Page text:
There was a stack of robots at SXSW this year. Over just four days, I managed to watch robots play drums, print names on table tennis balls (Royals logo looked great btw), hear a debate between two robots on the virtues of Lady Gaga vs. Taylor Swift and even go to an ‘artificial (comedy) improv’ session featuring a cast of robots dressed up in drag! All these androids ‘taking over the world’ are bound to make some agency folk more than a little paranoid about the future of work. But others are embracing the fear and running headlong into a cybernetic future where computers understand more of our intuitive human knowledge and – if we’re interested enough – may actually help improve one of the key things that makes us human in the first place: that is, our ability to emotionally connect with others.
This was the premise behind a session by Jason Robinson, Senior Design Lead at IDEO and Pip Mothersill entitled ‘Humans, Machines, and the future of Industrial Design’. The pair are best known for their work in the fusion of technology and design, in particular the creation of tools to help people design objects that can express higher-level sentiments and emotions via aesthetic forms.
So how might this work exactly? Well, whether or not we’re experts in design, people subconsciously perceive meaning in objects through their physical design ‘language’ (their form, colour, materials etc.). This is well represented by the famous teaching technique used in the Disney studios that uses a simple Flour sack to convey different kinds of emotion, below:
Designers intuitively understand this language and actively translate it into meaning that’s inherent in physical geometries, often using complex computer aided design tools (CADs) to create 3D models of their designs. But, what if we could decode the physical design language so that CAD systems could use words instead of numbers to more intuitively create expressive designs?
At the MIT Media Lab, Pip created an emotive form design taxonomy that broke down people’s emotive perceptions of different shapes into various quantitative design attributes – attributes that were then directly integrated into the design software itself. When a designer typed a word into the emotive modeler, the system analysed the emotional associations to the word and generated a 3D model who’s forms reflect the emotive character of the words themselves. In theory, the tool’s valuable as a starting point for novices who don’t know where to begin but also for more expert professionals who want to quickly come up with a whole range of emotive designs from which to build and inspire their final creations.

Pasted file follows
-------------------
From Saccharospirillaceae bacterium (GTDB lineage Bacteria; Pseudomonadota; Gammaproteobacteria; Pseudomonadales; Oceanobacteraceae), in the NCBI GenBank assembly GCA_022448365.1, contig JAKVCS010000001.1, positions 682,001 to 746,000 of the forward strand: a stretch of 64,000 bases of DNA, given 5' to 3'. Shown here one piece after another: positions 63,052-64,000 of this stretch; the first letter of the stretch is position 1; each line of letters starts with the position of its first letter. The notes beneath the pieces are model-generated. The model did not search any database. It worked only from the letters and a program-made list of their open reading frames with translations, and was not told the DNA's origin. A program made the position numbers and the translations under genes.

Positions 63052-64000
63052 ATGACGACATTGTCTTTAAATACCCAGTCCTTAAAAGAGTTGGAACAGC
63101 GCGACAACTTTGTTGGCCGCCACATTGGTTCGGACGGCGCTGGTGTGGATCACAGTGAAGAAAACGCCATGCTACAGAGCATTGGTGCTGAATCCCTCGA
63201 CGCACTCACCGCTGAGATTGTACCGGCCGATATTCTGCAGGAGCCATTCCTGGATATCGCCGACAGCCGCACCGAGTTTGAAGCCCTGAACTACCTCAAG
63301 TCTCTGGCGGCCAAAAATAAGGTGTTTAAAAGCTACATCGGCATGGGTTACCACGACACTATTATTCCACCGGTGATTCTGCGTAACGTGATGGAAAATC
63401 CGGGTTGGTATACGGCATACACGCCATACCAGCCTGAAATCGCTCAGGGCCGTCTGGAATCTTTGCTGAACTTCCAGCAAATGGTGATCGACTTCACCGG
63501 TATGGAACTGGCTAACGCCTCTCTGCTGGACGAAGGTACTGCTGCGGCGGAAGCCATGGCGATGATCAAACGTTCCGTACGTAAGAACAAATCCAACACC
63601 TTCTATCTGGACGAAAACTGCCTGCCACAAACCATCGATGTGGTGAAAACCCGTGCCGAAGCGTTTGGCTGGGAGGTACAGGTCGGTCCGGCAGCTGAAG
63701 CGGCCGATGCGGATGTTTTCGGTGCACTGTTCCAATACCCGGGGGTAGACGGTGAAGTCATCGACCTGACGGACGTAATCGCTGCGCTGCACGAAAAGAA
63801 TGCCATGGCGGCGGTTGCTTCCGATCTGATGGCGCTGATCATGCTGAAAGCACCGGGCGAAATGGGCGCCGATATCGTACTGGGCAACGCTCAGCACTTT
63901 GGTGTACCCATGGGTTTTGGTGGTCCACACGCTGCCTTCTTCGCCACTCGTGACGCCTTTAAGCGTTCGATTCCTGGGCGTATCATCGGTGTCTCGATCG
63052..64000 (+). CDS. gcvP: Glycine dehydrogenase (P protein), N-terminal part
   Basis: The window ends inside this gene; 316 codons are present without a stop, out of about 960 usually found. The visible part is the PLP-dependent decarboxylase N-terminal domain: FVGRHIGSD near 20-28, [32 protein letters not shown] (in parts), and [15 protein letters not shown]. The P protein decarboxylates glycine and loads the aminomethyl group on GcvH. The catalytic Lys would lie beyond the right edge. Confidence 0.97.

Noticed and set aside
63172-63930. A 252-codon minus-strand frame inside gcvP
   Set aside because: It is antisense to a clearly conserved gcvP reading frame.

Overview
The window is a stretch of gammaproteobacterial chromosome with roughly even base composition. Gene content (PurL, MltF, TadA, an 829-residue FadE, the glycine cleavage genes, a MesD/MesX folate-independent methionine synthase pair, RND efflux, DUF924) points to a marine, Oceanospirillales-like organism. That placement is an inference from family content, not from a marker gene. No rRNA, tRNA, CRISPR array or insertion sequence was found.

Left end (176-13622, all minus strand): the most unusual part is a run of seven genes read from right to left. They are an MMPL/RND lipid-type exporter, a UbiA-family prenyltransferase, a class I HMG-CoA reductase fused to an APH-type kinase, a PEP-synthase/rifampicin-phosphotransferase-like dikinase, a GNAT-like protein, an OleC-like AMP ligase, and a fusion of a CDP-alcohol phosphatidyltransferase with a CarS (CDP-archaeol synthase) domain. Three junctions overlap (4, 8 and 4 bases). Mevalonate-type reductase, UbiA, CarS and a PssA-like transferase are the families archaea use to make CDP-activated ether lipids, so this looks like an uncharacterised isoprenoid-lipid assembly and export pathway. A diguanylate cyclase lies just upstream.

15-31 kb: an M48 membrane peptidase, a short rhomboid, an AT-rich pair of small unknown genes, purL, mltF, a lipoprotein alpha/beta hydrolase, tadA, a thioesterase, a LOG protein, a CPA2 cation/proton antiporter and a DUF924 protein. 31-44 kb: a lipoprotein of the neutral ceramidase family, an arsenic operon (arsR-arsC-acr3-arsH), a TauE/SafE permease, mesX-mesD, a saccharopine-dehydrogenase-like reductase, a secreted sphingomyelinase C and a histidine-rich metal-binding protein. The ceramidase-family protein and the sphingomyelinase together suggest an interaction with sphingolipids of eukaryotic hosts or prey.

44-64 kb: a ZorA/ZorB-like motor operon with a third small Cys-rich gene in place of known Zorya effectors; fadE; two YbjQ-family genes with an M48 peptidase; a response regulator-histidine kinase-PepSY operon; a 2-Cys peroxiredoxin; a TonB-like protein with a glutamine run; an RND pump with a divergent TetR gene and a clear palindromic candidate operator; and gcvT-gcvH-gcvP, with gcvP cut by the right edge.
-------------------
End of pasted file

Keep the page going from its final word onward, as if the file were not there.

You can check out the emotive modeler here; emotivemodeler.media.mit.edu
All this got me thinking, if this type of work’s already being done to more effectively communicate a professional’s thoughts through the medium of design, surely it’s only a matter of time until someone figures out how to do the same thing through the medium of advertising?!
Creative search tools such as Yossarian are already being used by the creative community to offer fresh perspectives, provocations and feedback at a global scale. At the same time, AI powered design platforms such as www.thegrid.io (while far from perfect) profess to ‘craft beautiful websites driven by human-centered values, constraints and direction’. I can’t claim to know what the future of the broader communications industry and AI platforms might look like exactly, but one thing’s for sure: those who embrace, develop and leverage this merger of being and machine to help improve creative product will be the winners in a world that’s barreling towards a cybernetic future.
Also: if you’re heading to Vivid Sydney or are around on June, you might be interested in this event. There are a couple of Royals involved: